Friday, August 22, 2008

E&P special report on newspapers

You really get the sense of desperation in the newspaper business right now from today' special report in Editor and Publisher.

The report tries to look for the positive -- essentially saying that newspaper companies actually might be willing to try some truly drastic changes. But all those changes still have a common theme, cut back:
  • Do away with editions
  • Stop chasing nonreaders
  • Redesign papers that can be produced with far fewer people
And as the article points out, many other things are tweaks or are radical only here: And yet some change that's considered radical by newspapers would be fairly ho-hum in other industries, or countries. Take advertising. Only now are U.S. newspapers beginning to move to modular advertising, which sells high-impact ads in logical portions of a page, rather than by the column inch.

When it comes to actual innovation:
In its first year, Newspaper Next programs reached some 6,000 people, but since API rolled out its 2.0 version last February, the response has not been anywhere near that, says [APIs' Drew] Davis. The biggest newspaper companies, he adds, are most conspicuous in their absence.

Larger metro papers are not going to innovate - they are for the most part in pure survival mode. Innovation is going to have to come from small and mid-sized newsrooms where -- and I hate to say this -- you can blow the place up more easily and fire everyone who doesn't want to get with the program and hire new people with relatively little experience. (By the same token, the nature of those newsrooms, I think, is that you can more clearly articulate a vision to everyone, which may make it much less necessary to clear the dead wood; I've generally found people to be pretty reasonable when you provide a vision.)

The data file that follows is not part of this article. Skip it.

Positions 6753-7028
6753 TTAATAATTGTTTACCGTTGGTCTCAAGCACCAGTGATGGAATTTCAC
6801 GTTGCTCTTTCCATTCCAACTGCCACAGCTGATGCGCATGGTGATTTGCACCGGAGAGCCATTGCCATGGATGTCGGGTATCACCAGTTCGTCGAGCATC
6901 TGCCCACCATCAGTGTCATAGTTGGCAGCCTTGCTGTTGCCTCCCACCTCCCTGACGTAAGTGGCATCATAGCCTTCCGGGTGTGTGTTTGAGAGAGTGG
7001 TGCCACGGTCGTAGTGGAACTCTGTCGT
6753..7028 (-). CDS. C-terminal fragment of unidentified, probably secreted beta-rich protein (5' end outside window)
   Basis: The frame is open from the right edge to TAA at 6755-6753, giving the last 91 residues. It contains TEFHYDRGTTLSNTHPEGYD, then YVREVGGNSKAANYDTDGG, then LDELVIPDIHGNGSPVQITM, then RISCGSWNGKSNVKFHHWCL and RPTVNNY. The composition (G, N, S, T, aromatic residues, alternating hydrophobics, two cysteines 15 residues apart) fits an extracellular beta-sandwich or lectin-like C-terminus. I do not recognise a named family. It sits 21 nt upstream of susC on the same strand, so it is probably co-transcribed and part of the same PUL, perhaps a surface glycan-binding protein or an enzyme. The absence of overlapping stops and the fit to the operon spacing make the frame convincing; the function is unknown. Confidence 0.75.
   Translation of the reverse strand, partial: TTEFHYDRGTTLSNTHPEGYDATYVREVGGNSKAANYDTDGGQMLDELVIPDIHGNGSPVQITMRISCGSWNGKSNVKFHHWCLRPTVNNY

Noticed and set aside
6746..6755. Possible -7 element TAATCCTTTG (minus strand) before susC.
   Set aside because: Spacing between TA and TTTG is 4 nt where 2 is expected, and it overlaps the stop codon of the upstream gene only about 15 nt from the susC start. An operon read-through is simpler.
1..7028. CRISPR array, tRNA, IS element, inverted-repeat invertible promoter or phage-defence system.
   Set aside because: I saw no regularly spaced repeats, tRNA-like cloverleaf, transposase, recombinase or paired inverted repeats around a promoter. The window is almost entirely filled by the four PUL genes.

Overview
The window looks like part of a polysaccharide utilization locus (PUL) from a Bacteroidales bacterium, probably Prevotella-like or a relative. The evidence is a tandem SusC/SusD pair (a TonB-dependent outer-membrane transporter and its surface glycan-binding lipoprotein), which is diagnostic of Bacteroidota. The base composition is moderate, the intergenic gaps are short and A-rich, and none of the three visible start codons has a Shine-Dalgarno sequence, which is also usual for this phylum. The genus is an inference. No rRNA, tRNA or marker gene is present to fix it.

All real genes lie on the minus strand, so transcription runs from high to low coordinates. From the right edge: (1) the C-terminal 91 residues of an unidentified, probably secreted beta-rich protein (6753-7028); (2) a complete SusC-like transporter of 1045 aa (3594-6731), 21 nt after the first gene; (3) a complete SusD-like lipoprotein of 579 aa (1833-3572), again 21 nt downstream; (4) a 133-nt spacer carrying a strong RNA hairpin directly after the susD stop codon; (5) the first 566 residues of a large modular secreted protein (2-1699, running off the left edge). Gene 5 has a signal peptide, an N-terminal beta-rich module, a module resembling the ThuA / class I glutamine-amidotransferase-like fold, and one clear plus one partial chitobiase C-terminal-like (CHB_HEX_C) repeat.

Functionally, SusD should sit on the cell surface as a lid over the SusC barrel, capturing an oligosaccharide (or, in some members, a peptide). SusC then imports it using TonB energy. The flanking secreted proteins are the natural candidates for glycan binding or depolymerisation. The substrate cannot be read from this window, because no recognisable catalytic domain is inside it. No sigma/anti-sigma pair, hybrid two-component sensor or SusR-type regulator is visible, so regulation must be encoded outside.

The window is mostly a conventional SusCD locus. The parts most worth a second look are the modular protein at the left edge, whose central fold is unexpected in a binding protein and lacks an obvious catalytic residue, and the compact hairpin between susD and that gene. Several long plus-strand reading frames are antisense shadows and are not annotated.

I agree with the end of the article that we are focused too much on the newsrooms. Everyone I talk with says the real problems are in the ad bullpen, and not necessarily with the sales force. Salespeople are reacting highly rationally, for instance, when the compensation structure is so heavily slanted toward print.

One truly innovative thing might be go in and blow up the commission structure. Essentially, figure out a way to continually rebalance print and online so print gradually gets a lesser share of the commission structure and encourages moving customers as appropriate to online, or both. Several salespeople I know have told me horror stories about the commssission structures they now work under, especiall the online component. Is it any wonder online isn't being sold?

One interesting side note from the story is the remark that there are too many "writers" at newspapers and not enough "reporters." It's getting nasty out there, folks.

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3 Comments:

At 8/22/08, 9:52 PM, Anonymous Anonymous said...

I agree that newspapers should stop chasing nonreaders. All those people under 35 with the latest electronic gadgetry will eventually come to newspapers when their eyesight start to fail, and all those tiny screen are hard to see. Their only recourse will be newspapers. A medium that is so ancient, it's modern.

Danny L. McDaniel
Lafayette, Indiana

 
At 8/23/08, 1:13 AM, Anonymous Anonymous said...

Sure. Because technology won't progress during that time. Everything will stay exactly the same. Dream on, Danny.

 
At 8/23/08, 10:04 AM, Blogger Doug Fisher said...

Danny:

Would that were true. But the General Social Survey results over the last few decades show exactly the same thing -- the old saw that people turn to newspapers as they get older is a shibboleth at best. The trend line for each cohort since World War II has started lower and stayed lower over time.

You can find the classic article from Newspaper Research Journal at http://tinyurl.com/5z3r2n.

But it is true that newsPAPERS should probably stop trying to convert nonreaders into paper readers. Almost a decade ago, Washington Post focus groups showed that while young professionals were voracious news consumers, but they shunned the paper, even when offered it for free. It was the physical product they did not want, not the information inside. That is why newsrooms have got to wean themselves from solely paper. And they do have to go after nonreaders, but nonreaders of their online offerings.

At the same time, of course, they do have to make the paper product as attractive to readers as possible to keep those they have and perhaps snag what few crossovers develop.

See one of my earlier posts for a tale of how my son bought a house and briefly became a newspaper reader -- but is so no longer. It says a lot about the dynamics.
Doug

 

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